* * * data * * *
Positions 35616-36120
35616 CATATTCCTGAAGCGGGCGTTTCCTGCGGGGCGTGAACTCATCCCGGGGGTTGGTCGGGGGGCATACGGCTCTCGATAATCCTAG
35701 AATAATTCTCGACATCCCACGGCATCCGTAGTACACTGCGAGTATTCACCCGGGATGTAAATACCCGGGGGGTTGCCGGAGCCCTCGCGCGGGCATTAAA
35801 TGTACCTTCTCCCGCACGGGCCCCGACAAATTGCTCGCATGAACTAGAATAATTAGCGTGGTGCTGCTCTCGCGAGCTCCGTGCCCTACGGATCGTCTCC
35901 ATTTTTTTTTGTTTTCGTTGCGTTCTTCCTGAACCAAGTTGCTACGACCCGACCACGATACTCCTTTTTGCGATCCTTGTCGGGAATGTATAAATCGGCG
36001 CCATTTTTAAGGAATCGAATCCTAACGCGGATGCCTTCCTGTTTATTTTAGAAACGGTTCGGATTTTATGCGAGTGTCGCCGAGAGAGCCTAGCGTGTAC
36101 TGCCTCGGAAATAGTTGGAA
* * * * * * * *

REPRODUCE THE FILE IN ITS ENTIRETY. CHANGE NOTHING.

Positions 35616-36120
35616 CATATTCCTGAAGCGGGCGTTTCCTGCGGGGCGTGAACTCATCCCGGGGGTTGGTCGGGGGGCATACGGCTCTCGATAATCCTAG
35701 AATAATTCTCGACATCCCACGGCATCCGTAGTACACTGCGAGTATTCACCCGGGATGTAAATACCCGGGGGGTTGCCGGAGCCCTCGCGCGGGCATTAAA
35801 TGTACCTTCTCCCGCACGGGCCCCGACAAATTGCTCGCATGAACTAGAATAATTAGCGTGGTGCTGCTCTCGCGAGCTCCGTGCCCTACGGATCGTCTCC
35901 ATTTTTTTTTGTTTTCGTTGCGTTCTTCCTGAACCAAGTTGCTACGACCCGACCACGATACTCCTTTTTGCGATCCTTGTCGGGAATGTATAAATCGGCG
36001 CCATTTTTAAGGAATCGAATCCTAACGCGGATGCCTTCCTGTTTATTTTAGAAACGGTTCGGATTTTATGCGAGTGTCGCCGAGAGAGCCTAGCGTGTAC
36101 TGCCTCGGAAATAGTTGGAA